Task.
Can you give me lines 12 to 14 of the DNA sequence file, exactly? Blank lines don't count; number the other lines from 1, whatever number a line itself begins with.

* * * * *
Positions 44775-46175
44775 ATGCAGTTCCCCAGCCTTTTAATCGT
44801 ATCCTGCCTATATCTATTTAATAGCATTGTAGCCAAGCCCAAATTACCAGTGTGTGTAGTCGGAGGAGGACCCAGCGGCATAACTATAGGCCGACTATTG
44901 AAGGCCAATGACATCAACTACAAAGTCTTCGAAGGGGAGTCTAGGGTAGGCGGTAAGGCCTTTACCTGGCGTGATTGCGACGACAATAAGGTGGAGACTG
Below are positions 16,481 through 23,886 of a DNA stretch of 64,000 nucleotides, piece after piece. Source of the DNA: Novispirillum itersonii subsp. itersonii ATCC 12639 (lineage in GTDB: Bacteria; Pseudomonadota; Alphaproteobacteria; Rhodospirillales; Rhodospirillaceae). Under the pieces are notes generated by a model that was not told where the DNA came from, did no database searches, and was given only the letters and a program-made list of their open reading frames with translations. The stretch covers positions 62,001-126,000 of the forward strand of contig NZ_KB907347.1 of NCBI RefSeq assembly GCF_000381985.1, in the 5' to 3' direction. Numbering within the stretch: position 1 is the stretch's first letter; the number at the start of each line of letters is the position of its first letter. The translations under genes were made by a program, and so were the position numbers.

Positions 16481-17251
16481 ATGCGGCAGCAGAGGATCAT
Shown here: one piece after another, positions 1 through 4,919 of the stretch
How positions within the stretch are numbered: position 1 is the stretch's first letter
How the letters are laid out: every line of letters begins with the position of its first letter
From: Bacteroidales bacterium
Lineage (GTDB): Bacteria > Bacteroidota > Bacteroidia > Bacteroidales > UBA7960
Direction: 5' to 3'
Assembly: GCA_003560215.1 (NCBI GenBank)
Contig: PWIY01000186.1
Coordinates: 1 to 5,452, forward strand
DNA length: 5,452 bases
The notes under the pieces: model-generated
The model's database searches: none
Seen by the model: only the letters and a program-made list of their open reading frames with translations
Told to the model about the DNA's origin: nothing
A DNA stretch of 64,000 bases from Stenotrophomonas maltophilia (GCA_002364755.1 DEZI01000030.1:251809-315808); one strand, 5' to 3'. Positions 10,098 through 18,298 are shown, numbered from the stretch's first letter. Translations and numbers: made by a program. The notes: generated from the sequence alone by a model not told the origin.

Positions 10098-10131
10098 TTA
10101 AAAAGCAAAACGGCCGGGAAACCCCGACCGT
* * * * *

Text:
Lineage (GTDB): Bacteria > Bacteroidota > Bacteroidia > Bacteroidales > UBA7960
Direction: 5' to 3'
Assembly: GCA_003560215.1 (NCBI GenBank)